Looking for ComputerName in registry. I found it a few places. A good one to query is:

    Name is the current NetBIOS computer name.


    Windows::Networking::Ports & Protocols

    Good resource for what ports are used by what services
    I'm trying to get performance monitor working through a firewall so I can check performance stats on a machine on a "DMZ" segment from another segment. I came across an excellent resource on Microsoft Technet
    Service Name
    WINS Replication
    GRE for PPTP
    DNS Name Resolution
    DHCP Lease (BOOTP)
    DHCP Lease
    Location Service (RPC, RPC EP Mapper, WINS Manager, DHCP Manager, MS DTC)
    NetBIOS Name Service (Logon Sequence, Windows NT 4.0 Trusts, Windows NT 4.0 Secure Channel, Pass Through Validation, Browsing, Printing)
    WINS Registration
    NetBIOS Datagram Service (Logon Sequence, Windows NT 4.0 Trusts, Windows NT 4.0 Directory Replication, Windows NT 4.0 Secure Channel, Pass Through Validation, NetLogon, Browsing, Printing)
    NetBIOS Session Service (NBT, SMB, File Sharing, Printing, Logon Sequence, Windows NT 4.0 Trusts, Windows NT 4.0 Directory Replication, Windows NT 4.0 Secure Channel, Pass Through Validation, Windows NT 4.0 Administration Tools [Server Manager, User Manager, Event Viewer, Registry Editor, Diagnostics, Performance Monitor, DNS Administrator])
    ISAKMP/Oakley negotiation traffic (IPSec)
    User Location Store
    LDAP (over TLS/SSL)
    Kerberos Authentication
    Kerberos Authentication
    Kerberos Authentication
    Kerberos Authentication
    Kerberos Password Server
    Kerberos User Registration Server
    Kerberos Slave Propagation
    Logon and Environment Passing
    Directory Replication
    POP with Kerberos
    PPTP Control Channel (IP Protocol 47 – GRE)
    Kerberos de-multiplexor
    Kerberos encrypted login

    Global Catalog

    Global Catalog
    Terminal Services
    The following is a list of ports and protocols for Microsoft Exchange 2000 Server services.
    Service Name
    MTA – X.400 over TCP/IP
    Client/Server Communication, RPC, Exchange Administration
    HTTP (SSL)
    SMTP (SSL)
    NNTP (SSL)
    LDAP (SSL)
    IMAP4 (SSL)
    POP3 (SSL)
    H.323 Call Setup
    Audio Call Control
    Instant Messaging Service
    H.323 Call Control
    H.323 Call (RTP Over UDP)



    Test your e-mail system for vulnerabilities
    I don't use the product sold at the link below, so I can't recommend for or against it.
    However, they will automatically generate several test e-mails to determine your level of exposure
    to various exploits commonly sent via e-mail. I found a few adjustments I needed to make to my e-mail gateway.


    Outlook::Exchange::Public Folder::Define default public folder view

    I want to make a custom view the default view for everyone who views my public folder.
    To create a default custom view for a public folder, follow these steps:
  • Log on to the Outlook client as the owner of a public folder, and select the public folder.

  • Customize the public folder to the desired view. This can be done using the menu items for View.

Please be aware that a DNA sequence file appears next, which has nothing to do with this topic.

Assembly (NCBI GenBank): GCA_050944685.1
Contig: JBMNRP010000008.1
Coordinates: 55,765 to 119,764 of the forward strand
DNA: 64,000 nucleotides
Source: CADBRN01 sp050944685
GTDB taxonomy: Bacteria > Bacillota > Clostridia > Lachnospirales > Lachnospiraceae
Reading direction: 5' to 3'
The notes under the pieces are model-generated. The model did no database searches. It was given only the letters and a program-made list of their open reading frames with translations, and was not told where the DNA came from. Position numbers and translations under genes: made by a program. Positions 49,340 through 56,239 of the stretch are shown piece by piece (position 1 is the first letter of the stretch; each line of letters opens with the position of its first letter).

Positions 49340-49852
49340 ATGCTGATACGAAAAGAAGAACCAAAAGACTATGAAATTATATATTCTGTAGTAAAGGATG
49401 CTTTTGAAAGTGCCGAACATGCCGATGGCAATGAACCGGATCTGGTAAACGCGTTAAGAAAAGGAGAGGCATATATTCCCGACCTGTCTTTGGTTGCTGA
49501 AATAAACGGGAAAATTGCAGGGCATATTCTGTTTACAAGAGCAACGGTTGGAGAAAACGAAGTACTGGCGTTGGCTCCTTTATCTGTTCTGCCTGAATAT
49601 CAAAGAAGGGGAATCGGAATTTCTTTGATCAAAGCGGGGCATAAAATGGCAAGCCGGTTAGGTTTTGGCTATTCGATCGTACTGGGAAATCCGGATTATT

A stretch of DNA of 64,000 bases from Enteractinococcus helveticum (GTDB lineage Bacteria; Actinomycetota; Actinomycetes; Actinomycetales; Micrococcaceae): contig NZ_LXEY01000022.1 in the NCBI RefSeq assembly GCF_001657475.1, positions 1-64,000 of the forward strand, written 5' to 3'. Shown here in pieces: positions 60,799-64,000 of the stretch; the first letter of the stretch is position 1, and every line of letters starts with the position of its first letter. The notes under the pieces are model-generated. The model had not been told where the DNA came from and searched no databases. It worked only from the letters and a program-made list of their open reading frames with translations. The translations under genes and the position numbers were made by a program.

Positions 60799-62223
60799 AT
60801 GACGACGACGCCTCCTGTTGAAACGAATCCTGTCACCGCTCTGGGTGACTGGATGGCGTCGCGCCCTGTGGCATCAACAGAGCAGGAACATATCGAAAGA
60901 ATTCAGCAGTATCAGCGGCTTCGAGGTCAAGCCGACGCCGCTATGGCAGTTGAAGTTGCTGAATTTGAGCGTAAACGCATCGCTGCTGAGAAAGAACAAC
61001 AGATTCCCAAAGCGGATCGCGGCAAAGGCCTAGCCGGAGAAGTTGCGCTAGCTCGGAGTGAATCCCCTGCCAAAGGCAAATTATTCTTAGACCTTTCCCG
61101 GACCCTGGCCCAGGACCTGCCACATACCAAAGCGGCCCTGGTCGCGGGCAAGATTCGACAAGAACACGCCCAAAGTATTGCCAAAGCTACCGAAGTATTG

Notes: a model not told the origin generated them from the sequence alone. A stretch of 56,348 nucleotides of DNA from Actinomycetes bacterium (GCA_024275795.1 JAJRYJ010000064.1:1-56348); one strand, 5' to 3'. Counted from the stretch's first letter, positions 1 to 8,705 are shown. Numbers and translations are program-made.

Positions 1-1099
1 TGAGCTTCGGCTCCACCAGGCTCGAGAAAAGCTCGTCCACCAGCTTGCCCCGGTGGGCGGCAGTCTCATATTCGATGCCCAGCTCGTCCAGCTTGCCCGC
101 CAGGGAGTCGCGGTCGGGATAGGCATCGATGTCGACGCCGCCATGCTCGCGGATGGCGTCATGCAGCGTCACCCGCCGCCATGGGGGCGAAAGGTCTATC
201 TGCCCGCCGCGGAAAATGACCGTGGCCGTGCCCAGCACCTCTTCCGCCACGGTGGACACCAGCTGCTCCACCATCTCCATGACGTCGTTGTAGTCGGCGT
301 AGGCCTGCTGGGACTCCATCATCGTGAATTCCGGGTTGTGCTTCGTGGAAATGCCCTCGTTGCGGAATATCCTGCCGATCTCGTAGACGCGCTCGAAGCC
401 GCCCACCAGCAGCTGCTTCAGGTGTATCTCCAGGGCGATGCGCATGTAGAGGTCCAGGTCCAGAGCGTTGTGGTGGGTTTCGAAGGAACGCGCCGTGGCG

• Save the custom view by clicking on View menu, then Define Views, and selecting Current View Settings. Click Copy, and then type in your view name. Then select This folder, visible to everyone. Click OK, then Close.

  • To select a custom view for a public folder, follow these steps:
  • Log on to the Outlook client as the owner of a public folder.

  • Right-click on the folder, and select Properties. Select the Administration tab.

  • NOTE:  If users have already customized their view for that public folder, their view will stay until they specifically choose a different view. All users that have not customized the public folder view will receive the newly selected public folder view.

    From: MS KB#202186;en-us;202186



    e-mail autoresponder addresses
    I like to have the ability to do a quick test of my e-mail system a few times throughout the day. I've gotten in the habit of sending a message to an autoresponder.
    The one I liked best,, quit working. It's been quite some time so I've given up hope that it was just a temporary problem. I liked it because it echoed back the message you sent it. I always used a message with the time I sent it as the subject that gave me a response time for comparison without having to figure it out myself.
    Some other options I found while searching:
    1. - a long physical distance from the us so it takes a little while. It also doesn't echo back you exact same message so it is not as helpful or useful in as many ways.
    2. - will send you back a test spam message.
    3. - will send you back a message containing a list of other autoresponders: (I haven't tried them all yet.) - doesn't work. - works - - works
    4. You could setup your own with a yahoo account and a vacation response or a hotmail account with an alert e-mail to your internal e-mail address or pager.

    E-Mail me any others you know of or any other ideas you have for verifying e-mail connectivity.